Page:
The Tao of Christ

The Fall into Duality

June 11, 2022 Marshall Davis
The Tao of Christ
The Fall into Duality
Show Notes Transcript

In this episode I look at one of the most famous passages of scripture and interpret it from a nondual perspective. It is the story in Genesis chapter 3 that is normally referred to as the Fall. The story takes place in the Garden of Eden. The characters are Adam and Eve, the serpent, the Tree of the Knowledge of Good and Evil, and the Tree of Life. 


The Fall into Duality

Today I am going to look at one of the most famous passages of scripture. It is the story in Genesis chapter 3 that is normally referred to as the Fall. The story takes place in the Garden of Eden and the characters are Adam and Eve, the serpent, and the Tree of the Knowledge of Good and Evil. 

In the previous chapter we were briefly introduced to two special trees which were said to grow in the middle of the Garden. Immediately after the sentence which described Yahweh making the Human from the dust of the ground, it says this: 

“And the Lord God planted a garden in Eden, in the east, and there he put the human whom he had formed. And out of the ground the Lord God made to spring up every tree that is pleasant to the sight and good for food. The tree of life was in the middle of the garden, and the tree of the knowledge of good and evil….” 

There follows a few verses that tell us where this Garden was located by mentioning it as the source of four rivers. Then the story continues:

“The Lord God took the human and put the human in the Garden of Eden to work it and keep it. And the Lord God commanded the human, saying, ‘You may surely eat of every tree of the garden, but of the tree of the knowledge of good and evil you shall not eat, for when you eat of it you shall surely die.’”

In interpreting this tale it is important to remember this is not history. There never was an historical Adam and Eve and never a place called Eden. Even though fundamentalists insist this really happened, it is clear to everyone else that it is myth. For one thing we know that humans evolved in Africa, not the Middle East. No tree has been identified that gives you knowledge of good and evil if you eat of it. There is no tree growing somewhere in the Middle East today that bestows eternal life on people who eat of its fruit. And there are no talking serpents. 

This should go without saying. But in these days of biblical literalism when fundamentalism has taken over a large portion of Christianity, it has to be said. This didn’t happen. But that doesn’t mean the story is not true. 

Patricia Polacco talks of sitting in front of the fireplace as a little girl, listening to her mother's Russian mother -- her babushka -- tell stories. Many were versions of folk tales from the Ukraine, where Babushka was born. Some of them Babushka made up on her own.  She writes: "I remember, every time she'd finish a story, we'd lean toward her and say, 'Bubbie, is that a true story?' And she'd say, 'Of course, it's true. But it may not have happened.' "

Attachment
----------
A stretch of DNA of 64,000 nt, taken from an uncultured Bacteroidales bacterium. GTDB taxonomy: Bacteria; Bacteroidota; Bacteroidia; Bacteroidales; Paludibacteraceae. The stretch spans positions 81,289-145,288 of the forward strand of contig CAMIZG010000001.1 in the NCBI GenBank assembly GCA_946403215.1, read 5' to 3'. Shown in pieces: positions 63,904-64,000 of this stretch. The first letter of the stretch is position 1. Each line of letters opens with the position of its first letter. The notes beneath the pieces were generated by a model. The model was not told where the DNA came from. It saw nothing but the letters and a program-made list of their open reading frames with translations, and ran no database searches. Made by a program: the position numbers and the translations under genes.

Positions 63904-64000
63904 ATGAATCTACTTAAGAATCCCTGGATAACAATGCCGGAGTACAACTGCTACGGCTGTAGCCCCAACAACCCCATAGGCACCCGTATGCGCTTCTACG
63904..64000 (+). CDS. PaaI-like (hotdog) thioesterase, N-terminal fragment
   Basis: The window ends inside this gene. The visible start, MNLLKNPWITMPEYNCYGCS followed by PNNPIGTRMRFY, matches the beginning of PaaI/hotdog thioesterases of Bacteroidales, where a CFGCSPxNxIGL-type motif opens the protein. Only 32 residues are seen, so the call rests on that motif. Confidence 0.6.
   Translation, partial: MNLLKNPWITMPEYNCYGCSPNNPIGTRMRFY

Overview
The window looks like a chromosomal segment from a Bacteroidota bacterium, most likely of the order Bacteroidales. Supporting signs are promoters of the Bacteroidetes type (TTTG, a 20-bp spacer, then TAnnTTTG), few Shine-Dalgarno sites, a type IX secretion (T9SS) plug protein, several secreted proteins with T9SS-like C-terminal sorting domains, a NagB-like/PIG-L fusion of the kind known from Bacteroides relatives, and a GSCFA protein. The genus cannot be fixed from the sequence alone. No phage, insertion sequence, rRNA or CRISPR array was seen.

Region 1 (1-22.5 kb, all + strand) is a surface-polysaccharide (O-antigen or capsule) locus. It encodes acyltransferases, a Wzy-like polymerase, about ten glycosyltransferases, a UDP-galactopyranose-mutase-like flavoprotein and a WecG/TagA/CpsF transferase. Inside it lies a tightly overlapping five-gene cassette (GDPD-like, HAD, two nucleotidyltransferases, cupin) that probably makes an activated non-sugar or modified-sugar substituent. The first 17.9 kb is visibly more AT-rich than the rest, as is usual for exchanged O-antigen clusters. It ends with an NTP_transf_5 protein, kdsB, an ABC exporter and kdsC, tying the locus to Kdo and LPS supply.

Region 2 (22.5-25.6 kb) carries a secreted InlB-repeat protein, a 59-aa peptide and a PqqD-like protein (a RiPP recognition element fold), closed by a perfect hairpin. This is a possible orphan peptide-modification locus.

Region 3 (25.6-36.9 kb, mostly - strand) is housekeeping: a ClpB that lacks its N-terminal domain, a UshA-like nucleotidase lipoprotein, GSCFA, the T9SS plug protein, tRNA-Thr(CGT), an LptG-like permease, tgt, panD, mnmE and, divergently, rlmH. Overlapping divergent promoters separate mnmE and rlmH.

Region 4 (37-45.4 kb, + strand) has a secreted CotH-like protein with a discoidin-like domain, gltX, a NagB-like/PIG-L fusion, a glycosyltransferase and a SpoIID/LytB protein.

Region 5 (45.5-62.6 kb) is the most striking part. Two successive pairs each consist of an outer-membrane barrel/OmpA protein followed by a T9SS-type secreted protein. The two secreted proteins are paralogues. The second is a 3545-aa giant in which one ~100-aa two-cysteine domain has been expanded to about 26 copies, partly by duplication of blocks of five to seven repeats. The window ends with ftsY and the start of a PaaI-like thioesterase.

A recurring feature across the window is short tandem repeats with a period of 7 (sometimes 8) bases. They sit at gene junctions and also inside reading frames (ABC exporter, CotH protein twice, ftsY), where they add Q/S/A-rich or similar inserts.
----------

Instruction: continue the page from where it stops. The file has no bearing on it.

This story of Adam and Eve is true. It just didn’t happen. At least not literally to two people. It is a symbolic story about humankind. It is about us. Adam and Eve represent us. It is about every man and every woman. We repeat the pattern of these mythic, archetypal ancestors. 

This story of the Fall is the story of the birth of human self-consciousness. In one sense this happened to our ancestors at some point in the evolution of humans eons ago, but it also happens to every child born. It is a part of growing up. The story is symbolic. So what do the symbols symbolize?

Adam and Eve represent everyman and everywoman. The serpent represents animals. The first sentence of chapter says: “Now the serpent was more crafty than any other beast of the field that the Lord God had made.” The serpent is described as a beast of the field, not an angel fallen from heaven. The serpent is not the devil, as it was later interpreted in scripture. When this story was written by the Yahwist, there was no figure as the devil. That idea did not arise until the sixth century BC. 

This story is about the emergence of human consciousness from animal consciousness. The man and woman were able to talk with the serpent because they were like the serpent. They were one with nature. They were all preconscious animals. Yet there was in them a yearning for something more. The push or pull of evolution toward greater complexity and consciousness. That is what the serpent symbolizes. That is the meaning of the serpent leading the humans to be something more than they are. 

Before humans were self-aware and self-conscious, we were simply animals. We were apes. We still are apes zoologically speaking. Just compare the human genome with chimpanzees and bonobos. We have a close connection to animals. That is why animal spirits play such a large role in the spirituality of indigenous peoples. Tribal peoples remembered where we came from. The serpent is still part of us, and it represents part of us.